||Continued research in mesoscale air pollution simulation modeling. Volume I, Assessment of prior model evaluation studies and analysis of model validity and sensitivity /
Liu, M. K. ;
Whitney, D. C. ;
Seinfeld, J. H. ;
Roth., P. M. ;
||Systems Applications, Inc., San Rafael, Calif.;Environmental Sciences Research Lab., Research Triangle Park, N.C.
|| Environmental Sciences Research Laboratory ; National Technical Information Service,
||EPA 600/4-76-016 A; SAI/EF75-23; EPA-68-02-1237
Photochemical smog--Simulation methods ;
Air pollution ;
Atmospheric models ;
Computerized simulation ;
Data processing ;
Mathematical models ;
Numerical analysis ;
Carbon monoxide ;
Nitrogen oxides ;
Photochemical reactions ;
Physical properties ;
Chemical properties ;
Urban areas ;
Wind velocity ;
Airshed models ;
Trajectory model ;
||Some EPA libraries have a fiche copy filed under the call number shown.
||xiv, 246 leaves : ill., map ; 28 cm.
||This report summarizes three independent studies: an analysis of prior evaluative studies of three mesoscale air pollution prediction models (two trajectory models and one grid model), an examination of the extent of validity of each type of model, and an analysis of the sensitivity of grid model predictions to changes in the magnitudes of key input variables. The analysis of prior studies showed that the three models evaluated generally reproduced measured ground-level pollutant concentrations with less than acceptable accuracy. This outcome is the result partly of problems of inadequacies in the models themselves and partly of the nonrepresentativeness of the measurement data. In the validity study, the results indicate that numerical diffusion can introduce significant error in the grid model, whereas neglect of wind shear and vertical transport are most detrimental in the trajectory approach. The sensitivity analysis assessed the change in magnitude of predicted atmospheric pollutant concentrations due to variations in wind speed, diffusivity, mixing depth, radiation intensity, and emissions rate. The results of the sensitivity analysis showed that variations in these key input variables influence predictions according to the following order of decreasing influence: wind speed, emissions rate, radiation intensity, mixing depth, vertical diffusivity, and horizontal diffusivity. Moreover, the responses of CO and NO2 tend to vary linearly with the meteorological and emissions parameters, whereas those of NO and O3 tend to be nonlinear.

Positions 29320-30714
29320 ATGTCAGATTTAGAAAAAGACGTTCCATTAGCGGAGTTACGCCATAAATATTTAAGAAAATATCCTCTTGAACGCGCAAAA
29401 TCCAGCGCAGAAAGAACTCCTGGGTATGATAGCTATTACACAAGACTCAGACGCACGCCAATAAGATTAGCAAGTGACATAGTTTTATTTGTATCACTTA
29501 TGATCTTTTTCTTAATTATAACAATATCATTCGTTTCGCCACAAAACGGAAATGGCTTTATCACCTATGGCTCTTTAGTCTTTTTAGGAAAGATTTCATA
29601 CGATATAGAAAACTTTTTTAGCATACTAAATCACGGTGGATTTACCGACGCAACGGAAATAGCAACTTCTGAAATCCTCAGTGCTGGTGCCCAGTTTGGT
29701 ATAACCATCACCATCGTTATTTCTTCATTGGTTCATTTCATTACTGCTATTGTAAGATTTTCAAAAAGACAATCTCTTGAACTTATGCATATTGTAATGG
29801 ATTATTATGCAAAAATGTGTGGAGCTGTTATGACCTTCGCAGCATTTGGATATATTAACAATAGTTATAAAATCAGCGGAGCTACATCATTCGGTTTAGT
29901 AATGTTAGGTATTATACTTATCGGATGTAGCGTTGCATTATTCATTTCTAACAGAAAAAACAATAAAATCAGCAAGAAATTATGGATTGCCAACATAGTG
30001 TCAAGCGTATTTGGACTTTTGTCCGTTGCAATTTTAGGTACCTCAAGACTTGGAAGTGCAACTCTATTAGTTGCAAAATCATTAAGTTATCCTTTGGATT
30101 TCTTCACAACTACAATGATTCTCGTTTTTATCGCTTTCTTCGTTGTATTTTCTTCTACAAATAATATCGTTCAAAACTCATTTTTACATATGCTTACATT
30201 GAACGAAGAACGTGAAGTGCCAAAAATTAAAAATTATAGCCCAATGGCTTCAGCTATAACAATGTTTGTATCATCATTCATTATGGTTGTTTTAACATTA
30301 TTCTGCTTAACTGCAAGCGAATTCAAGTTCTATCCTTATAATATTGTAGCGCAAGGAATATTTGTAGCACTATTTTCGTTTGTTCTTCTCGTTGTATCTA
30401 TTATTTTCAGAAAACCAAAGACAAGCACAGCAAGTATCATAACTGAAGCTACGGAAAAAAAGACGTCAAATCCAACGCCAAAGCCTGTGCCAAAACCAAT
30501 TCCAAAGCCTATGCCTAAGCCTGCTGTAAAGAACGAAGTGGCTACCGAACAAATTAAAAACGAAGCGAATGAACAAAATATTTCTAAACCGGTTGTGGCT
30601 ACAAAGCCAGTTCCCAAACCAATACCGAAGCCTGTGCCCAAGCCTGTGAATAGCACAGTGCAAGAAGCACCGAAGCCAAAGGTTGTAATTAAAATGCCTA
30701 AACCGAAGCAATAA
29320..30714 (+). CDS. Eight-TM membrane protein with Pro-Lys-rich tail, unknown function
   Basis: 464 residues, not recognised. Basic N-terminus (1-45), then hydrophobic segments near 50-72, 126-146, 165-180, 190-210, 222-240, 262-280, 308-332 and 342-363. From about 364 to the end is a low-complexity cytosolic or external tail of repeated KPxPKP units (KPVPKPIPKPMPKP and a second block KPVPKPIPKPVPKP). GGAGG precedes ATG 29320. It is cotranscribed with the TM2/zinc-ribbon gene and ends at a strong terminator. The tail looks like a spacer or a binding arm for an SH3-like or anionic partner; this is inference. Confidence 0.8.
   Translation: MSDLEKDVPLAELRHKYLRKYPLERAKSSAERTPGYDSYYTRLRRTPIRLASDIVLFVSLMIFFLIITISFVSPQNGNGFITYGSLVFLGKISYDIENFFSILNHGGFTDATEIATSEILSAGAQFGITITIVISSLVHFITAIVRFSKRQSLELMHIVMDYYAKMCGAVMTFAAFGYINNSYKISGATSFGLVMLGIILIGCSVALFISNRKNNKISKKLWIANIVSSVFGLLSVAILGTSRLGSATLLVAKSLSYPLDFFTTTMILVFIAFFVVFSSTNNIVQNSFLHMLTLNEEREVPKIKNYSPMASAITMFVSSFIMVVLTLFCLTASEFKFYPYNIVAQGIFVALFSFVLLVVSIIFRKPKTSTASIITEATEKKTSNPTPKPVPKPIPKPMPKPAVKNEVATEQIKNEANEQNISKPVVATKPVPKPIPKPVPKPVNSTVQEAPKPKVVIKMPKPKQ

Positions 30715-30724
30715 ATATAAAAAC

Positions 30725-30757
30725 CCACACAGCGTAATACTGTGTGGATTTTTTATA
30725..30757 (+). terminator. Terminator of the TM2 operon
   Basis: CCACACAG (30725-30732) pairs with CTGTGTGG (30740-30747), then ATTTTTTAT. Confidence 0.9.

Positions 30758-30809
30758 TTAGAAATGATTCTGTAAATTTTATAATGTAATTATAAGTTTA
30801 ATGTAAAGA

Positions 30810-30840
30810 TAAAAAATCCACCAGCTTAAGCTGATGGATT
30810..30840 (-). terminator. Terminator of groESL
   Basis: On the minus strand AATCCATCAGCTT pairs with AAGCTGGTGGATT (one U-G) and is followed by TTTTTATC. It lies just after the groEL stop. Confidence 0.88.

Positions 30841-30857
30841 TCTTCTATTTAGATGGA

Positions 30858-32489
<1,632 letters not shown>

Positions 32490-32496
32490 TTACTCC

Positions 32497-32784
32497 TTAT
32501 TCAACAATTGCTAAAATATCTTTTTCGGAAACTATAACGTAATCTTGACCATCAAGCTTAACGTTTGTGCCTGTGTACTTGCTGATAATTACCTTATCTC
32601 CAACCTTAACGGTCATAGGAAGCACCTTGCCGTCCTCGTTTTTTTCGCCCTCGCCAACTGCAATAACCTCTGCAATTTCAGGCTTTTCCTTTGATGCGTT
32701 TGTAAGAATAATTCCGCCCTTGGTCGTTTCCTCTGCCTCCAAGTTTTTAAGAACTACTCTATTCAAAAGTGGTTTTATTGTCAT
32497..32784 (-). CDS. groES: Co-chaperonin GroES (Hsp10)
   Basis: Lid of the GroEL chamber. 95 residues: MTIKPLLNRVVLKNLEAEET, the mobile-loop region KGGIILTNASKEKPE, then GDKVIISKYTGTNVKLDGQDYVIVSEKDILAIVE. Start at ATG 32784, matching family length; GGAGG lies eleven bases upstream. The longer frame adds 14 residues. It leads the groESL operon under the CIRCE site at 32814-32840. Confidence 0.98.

||"EPA 600/4-76-016a." "May 1976." "68-02-1237." "Project Officer, Kenneth L. Demerjian." Includes bibliographical references (p. 242-245). Photocopy. Research Triangle Park, N.C. : US EPA,
||Research Triangle Park, N.C. Springfield, Va.
||Also available in set of 4 reports as PB-257 525-SET, PC E99/MF E99.
|Corporate Au Added Ent
||Environmental Sciences Research Laboratory.
|Title Ser Add Ent
||Research reporting series. Environmental monitoring ; EPA 600/4-76-016a.; Environmental monitoring series ; EPA 600/4-76-016a.
||Assessment of prior model evaluation studies and analysis of model validity and sensitivity
|NTIS Title Notes
||Final rept. Jun 74-Jun 75.
|PUB Date Free Form
|Series Title Untraced
||Research reporting series. 4, Environmental monitoring ; EPA 600/4-76-016a\ Environmental monitoring series ; EPA 600/4-76-016a
||4A; 13B; 68A; 55E
||PC A12/MF A01
|OCLC Time Stamp
|OCLC Rec Leader
||01865cam 2200397Ka 45020